“When this job opportunity came up, I knew nothing about Memphis. Nada.”
Erin Mazurek — the new general manager of the Memphis Open — may well personify a renaissance for professional tennis in Memphis. Hired last fall by the Unites States Tennis Association to oversee the newly named Memphis Open, Mazurek arrived in Memphis with more knowledge of a two-line pass than a crosscourt backhand. She spent five years, you see, as director of private event sales for the Detroit Red Wings, among the most powerful brands in the National Hockey League. Her task with the Red Wings was maximizing that powerful brand name for revenue-generating events when the hockey team was not playing at Joe Louis Arena. She wasn’t selling hockey players. She was instead creating a buzz-worthy atmosphere, an environment where people wanted (and maybe needed) to be seen.
The Racquet Club of Memphis and its longtime tournament are in desperate need of a buzz booster.
There was a time when a person holding Mazurek’s job merely had to announce the players coming to Memphis and lines would form for tickets. Bjorn Borg won the first championship in 1977. Jimmy Connors won four titles between 1978 and 1984. Other Memphis champions: John McEnroe (1980), Stefan Edberg (1985 and 1987), Andre Agassi (1988), Ivan Lendl (1991), Pete Sampras (1996). All seven of those tennis legends finished at least one year atop the world rankings.
But since the turn of the century — the dawn of the Roger Federer Era, you might say — fields at the Racquet Club have been decidedly less buzz-worthy. Andy Roddick — the tournament’s top seed every year from 2003 to 2011 — was an annual draw, a rare American ranked in the top 10, and won three championship here (2002, 2009, and 2011). Other recent champs, though, were names you didn’t see or hear during the second week of coverage at Wimbledon: Joachim Johansson, Kenneth Carlsen, Steve Darcis, Jurgen Melzer. While Federer and fellow stars Rafael Nadal, Novak Djokovic, and Andy Murray played most of their tennis overseas, the Racquet Club was left to sell what amounted to ATP leftovers. The tournament’s fortunes seemed to bottom out in 2013 when it was played without a title sponsor (the U.S. National Indoor) for the first time in more than two decades.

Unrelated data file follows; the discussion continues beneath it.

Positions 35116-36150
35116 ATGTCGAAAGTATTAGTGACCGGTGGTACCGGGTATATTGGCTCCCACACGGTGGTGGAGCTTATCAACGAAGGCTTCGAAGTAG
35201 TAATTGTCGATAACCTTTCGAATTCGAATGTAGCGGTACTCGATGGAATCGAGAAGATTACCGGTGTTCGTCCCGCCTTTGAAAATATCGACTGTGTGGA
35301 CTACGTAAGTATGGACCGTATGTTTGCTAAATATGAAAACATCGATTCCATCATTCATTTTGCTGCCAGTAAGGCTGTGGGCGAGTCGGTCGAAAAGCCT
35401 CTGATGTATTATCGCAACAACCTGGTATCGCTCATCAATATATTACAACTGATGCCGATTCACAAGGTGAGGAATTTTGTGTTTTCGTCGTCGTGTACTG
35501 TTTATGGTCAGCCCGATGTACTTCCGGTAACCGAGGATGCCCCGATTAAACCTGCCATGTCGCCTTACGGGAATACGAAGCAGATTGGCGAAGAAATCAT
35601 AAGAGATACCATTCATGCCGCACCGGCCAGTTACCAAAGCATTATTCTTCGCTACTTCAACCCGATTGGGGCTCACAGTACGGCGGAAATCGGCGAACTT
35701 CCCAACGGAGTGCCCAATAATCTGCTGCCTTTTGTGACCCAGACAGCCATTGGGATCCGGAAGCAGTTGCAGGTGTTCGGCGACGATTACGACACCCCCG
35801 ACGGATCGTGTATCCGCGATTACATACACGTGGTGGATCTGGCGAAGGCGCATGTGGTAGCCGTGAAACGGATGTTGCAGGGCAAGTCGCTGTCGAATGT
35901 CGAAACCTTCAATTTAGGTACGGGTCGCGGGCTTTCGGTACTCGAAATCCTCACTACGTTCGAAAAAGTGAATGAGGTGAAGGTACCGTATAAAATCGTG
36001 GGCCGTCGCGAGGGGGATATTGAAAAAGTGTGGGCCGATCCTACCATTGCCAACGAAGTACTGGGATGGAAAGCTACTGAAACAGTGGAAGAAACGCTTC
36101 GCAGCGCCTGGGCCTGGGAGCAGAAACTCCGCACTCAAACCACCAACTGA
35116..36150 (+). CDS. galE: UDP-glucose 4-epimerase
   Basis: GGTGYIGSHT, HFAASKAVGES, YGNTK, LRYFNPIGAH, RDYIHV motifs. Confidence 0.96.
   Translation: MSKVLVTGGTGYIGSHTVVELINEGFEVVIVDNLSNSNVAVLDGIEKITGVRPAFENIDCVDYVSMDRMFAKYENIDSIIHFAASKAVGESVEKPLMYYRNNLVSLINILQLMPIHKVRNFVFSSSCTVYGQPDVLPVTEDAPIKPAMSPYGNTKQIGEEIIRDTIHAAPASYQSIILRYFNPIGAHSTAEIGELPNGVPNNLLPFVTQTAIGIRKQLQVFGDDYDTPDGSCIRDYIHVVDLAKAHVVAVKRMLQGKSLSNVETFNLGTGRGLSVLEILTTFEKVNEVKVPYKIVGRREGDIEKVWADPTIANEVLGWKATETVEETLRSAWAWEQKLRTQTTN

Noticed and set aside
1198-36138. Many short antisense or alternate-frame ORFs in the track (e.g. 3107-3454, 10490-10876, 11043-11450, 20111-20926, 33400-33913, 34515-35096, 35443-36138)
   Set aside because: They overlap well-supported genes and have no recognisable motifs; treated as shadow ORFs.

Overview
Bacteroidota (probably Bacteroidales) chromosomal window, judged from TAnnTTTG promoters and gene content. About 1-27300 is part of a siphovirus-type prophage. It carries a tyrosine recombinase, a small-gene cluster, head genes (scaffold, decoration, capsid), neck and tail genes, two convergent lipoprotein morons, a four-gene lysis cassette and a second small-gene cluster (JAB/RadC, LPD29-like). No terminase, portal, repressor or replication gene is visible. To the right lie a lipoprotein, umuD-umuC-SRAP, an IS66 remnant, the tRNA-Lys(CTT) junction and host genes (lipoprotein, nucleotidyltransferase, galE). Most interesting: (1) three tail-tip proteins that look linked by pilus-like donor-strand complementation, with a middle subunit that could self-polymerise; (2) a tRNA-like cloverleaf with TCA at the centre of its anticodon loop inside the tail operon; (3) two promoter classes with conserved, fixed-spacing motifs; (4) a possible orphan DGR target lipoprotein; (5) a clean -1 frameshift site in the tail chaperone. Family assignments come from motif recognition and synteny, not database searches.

If you listen to Mazurek, though, pro tennis in Memphis is on the verge of a bounce-back much like the fuzzy spheres fans will follow this week. “I think [the previous owners] lost some of the pulse on the community,” she says. “This tournament has to be sold from the grassroots up. It’s as much a community event as it is a professional sports-and-entertainment function. You have to remember there are people at the core, relationships.
“We need more pre-match entertainment,” emphasizes Mazurek. “More sizzle to the show. Let’s face it: There are people who go to a Grizzlies game and barely pay attention to what’s happening on the court. I’m that person who loves the atmosphere, the music, the promotions, the branding. If we’re doing our job right, this will be a festival for tennis fans and casual fans.”
An early sign of better days ahead was the announcement last month that ServiceMaster has signed on as the tournament’s presenting sponsor (not the same as a title sponsor, but significant). Japan’s Kei Nishikori — the world’s fifth-ranked player and a finalist at last year’s U.S. Open — is back to defend his title. America’s top-ranked player, John Isner (No. 18) and South Africa’s Kevin Anderson (No. 15) will each be contending for his first Memphis title. Federer’s absence, like Nadal’s, has become a fact of life for the Memphis tournament, and so be it. Let’s give the new blood at the Racquet Club a chance to wow us. World-class tennis comes in many shapes and sizes. This week, its home is Memphis, Tennessee.